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22 organisations combine to brief MPs on what they should be talking about ahead of Get Britain Cycling Commons debate

Debate takes place on 2 September at 7pm - write to your MP to urge them to attend

A group of 22 organisations including the Bicycle Association, British Cycling, the London Cycling Campaign and Sustrans have combined to compile a briefing note for MPs ahead of next month’s House of Commons debate on the Get Britain Cycling report, published in April.

To be held on 2 September from 7pm, the debate will address the motion:

That this house supports the recommendations of the All-Party Parliamentary Cycling Group’s report ‘Get Britain Cycling’; endorses the target of 10 per cent of all journeys being by bike by 2025, and 25 per cent by 2050; and calls on the Government to show strong political leadership, including an annual Cycle Action Plan and sustained funding for cycling.

Cycling organisations have been joined in drawing up the briefing note by others that focus on areas such as road safety, transport, public health, social issues and sustainability.

The full list is:

• Association of Directors of Public Health
• Automobile Association
• Bicycle Association
• Brake
• British Cycling
• Campaign for Better Transport
• Chartered Institute of Environmental Health
• Chartered Institution of Highways and Transportation
• Chartered Institution of Water and Environmental Management
• CTC the cyclists’ organisation
• Cyclenation
• Environmental Transport Association
• Faculty of Public Health
• London Cycling Campaign
• Parliamentary Advisory Council on Transport Safety
• Passenger Transport Executive Group
• Play England
• RoadPeace
• Royal Society for the Prevention of Accidents
• Royal Society for Public Health
• Sustrans
• UK Health Forum
• 1010
• 20sPlenty for Us

The organisations say: “We all support the motion and wish to see 
it incorporated into policy and practice. We want to see further commitment to build on 
the Government’s recent announcements of investment in cycling. We therefore urge all MPs to attend the debate, and to vote for the motion.”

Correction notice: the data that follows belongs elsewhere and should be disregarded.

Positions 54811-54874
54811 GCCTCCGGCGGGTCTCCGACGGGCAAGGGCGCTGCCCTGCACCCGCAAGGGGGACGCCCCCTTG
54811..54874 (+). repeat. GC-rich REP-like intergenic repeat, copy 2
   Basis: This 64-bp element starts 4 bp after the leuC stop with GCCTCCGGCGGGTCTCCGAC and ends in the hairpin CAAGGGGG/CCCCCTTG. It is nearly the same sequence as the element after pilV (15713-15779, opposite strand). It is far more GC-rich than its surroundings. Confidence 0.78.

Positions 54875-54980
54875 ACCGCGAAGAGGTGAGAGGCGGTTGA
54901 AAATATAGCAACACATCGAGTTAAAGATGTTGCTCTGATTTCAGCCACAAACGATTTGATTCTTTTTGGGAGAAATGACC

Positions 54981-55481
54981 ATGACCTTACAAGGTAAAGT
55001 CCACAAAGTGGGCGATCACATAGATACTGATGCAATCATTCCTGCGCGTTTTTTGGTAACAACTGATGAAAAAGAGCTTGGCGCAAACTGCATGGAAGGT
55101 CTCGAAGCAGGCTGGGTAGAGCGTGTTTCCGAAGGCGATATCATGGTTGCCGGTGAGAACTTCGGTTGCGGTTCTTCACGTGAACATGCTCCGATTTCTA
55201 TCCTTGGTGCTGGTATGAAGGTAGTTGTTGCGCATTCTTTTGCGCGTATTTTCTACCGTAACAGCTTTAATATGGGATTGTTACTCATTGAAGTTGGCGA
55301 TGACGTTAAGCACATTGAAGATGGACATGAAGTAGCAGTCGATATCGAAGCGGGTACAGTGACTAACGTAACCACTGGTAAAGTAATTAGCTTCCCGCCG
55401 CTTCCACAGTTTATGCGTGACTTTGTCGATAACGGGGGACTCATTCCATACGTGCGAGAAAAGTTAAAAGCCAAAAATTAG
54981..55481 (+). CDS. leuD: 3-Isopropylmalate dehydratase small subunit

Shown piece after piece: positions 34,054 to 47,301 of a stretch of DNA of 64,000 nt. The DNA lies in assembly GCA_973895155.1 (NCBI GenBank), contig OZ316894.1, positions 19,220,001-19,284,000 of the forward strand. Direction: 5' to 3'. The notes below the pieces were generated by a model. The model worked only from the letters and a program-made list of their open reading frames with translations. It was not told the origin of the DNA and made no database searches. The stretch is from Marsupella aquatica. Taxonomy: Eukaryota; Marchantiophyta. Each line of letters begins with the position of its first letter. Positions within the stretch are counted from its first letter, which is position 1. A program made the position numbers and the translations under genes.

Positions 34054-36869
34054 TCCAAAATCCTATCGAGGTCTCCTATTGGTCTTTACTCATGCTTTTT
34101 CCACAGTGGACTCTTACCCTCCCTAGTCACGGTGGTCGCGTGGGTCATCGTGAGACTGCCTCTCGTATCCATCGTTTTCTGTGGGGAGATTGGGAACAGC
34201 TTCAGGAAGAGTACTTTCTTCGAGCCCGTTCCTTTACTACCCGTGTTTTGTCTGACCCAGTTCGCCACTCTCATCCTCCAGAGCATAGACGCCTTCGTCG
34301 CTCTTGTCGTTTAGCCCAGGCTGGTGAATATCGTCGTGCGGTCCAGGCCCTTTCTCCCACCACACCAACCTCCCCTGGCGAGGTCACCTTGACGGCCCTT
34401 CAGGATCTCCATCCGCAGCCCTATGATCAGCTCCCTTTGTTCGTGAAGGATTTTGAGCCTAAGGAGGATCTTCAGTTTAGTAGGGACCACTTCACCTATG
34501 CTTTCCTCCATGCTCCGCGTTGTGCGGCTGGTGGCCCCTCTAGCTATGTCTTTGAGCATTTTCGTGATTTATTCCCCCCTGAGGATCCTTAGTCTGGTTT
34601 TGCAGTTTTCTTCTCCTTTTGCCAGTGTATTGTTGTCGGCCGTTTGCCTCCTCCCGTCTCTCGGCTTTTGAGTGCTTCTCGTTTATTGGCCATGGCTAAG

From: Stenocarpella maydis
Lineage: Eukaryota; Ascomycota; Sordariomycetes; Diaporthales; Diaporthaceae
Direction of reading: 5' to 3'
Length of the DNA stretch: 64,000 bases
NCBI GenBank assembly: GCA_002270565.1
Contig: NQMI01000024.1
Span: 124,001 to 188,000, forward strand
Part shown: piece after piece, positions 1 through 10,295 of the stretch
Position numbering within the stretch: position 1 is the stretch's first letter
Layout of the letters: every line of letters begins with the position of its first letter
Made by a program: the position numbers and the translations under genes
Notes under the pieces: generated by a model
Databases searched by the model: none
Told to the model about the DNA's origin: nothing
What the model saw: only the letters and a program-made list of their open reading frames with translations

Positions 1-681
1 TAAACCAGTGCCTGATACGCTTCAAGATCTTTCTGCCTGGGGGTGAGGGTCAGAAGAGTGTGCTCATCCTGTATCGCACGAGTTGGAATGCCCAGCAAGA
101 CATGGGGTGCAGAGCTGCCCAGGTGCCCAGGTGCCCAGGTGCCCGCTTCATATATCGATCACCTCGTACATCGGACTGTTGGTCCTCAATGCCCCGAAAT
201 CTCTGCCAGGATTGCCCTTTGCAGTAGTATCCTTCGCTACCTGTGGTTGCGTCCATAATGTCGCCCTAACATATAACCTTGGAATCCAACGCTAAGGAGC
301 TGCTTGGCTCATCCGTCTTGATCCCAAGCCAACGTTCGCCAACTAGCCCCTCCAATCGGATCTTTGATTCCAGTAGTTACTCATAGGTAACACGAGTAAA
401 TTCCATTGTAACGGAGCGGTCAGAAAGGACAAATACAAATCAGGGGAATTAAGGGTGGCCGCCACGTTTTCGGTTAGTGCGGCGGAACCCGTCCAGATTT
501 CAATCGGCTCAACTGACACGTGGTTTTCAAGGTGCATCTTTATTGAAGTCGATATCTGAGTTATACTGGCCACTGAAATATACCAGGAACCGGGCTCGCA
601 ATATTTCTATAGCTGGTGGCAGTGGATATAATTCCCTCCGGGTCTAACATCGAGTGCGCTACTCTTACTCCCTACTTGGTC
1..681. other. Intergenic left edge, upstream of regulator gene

They go on to outline the benefits of cycling:

The case for cycling is now irrefutable. Academic research and modelling in all the relevant fields has demonstrated the health, environmental, social and economic benefits achievable by a decisive shift to cycling in national and local policy. Bodies such as Foresight, the National Institute for Health and Care Excellence and the Health Select Committee have given clear endorsement to cycling as a policy priority.

Key elements include:

• Health: regular cyclists suffer fewer cancers and less heart disease, are less likely to be obese, suffer depression or diabetes; they cost the NHS less in healthcare.

• Environment: cycling is almost zero emission, and a shift from the car also reduces local toxic air pollution and noise.

• Economy: more cycling helps reduce the need for fossil fuel imports, active employees are healthier and more productive, cycling and cycle tourism create valuable employment. Cycling (and walking) schemes yield much higher benefit to cost ratios than other forms of transport investment.

They then set out how they believe growth in cycling can be achieved:

The recommendations of this multi-disciplinary group of expert bodies are largely based on those in the ‘Get Britain Cycling’ report. We recommend:

Political leadership: the Government should support the ambition for 10% of all trips to be by bike by 2025, and 25% by 2050. It should produce a cross- departmental Cycling Action Plan, with resources committed from all Departments whose objectives it serves, including DH, DfE, DCMS, BIS and DECC.

Investment: a long-term cycling budget of at least £10 per British citizen per year, increasing to £20, in line with more advanced EU countries and with the target percentage of trips.

Legislation and regulation: a statutory duty to make high quality provision for cyclists, as in the Active Travel (Wales) Bill, and to design cycling into all road schemes. Improve official design guidance and update regulations to make cycling provision easier.

Road safety and law enforcement: make 20 mph speed limits the norm where people live, work and shop. Improve HGV safety and limit use of HGVs on busy streets at the busiest times. Strengthen the enforcement of road traffic law, including speed limits, and ensure that driving offences – especially those resulting in death or injury – are treated sufficiently seriously by police, prosecutors and judges.

Cycle training: on the curriculum at all schools.

The debate takes place on the first day back after Parliament’s summer recess, and CTC is urging people to contact their MP to ask them to attend and back the findings of the report, which followed a six-week inquiry hosted by the All Party Parliamentary Cycling Group.

CTC has drawn up an email template to enable you to contact your MP, and you can customise the content as you see fit. You can find that template here.

Simon joined as news editor in 2009 and is now the site’s community editor, acting as a link between the team producing the content and our readers. A law and languages graduate, published translator and former retail analyst, he has reported on issues as diverse as cycling-related court cases, anti-doping investigations, the latest developments in the bike industry and the sport’s biggest races. Now back in London full-time after 15 years living in Oxford and Cambridge, he loves cycling along the Thames but misses having his former riding buddy, Elodie the miniature schnauzer, in the basket in front of him.

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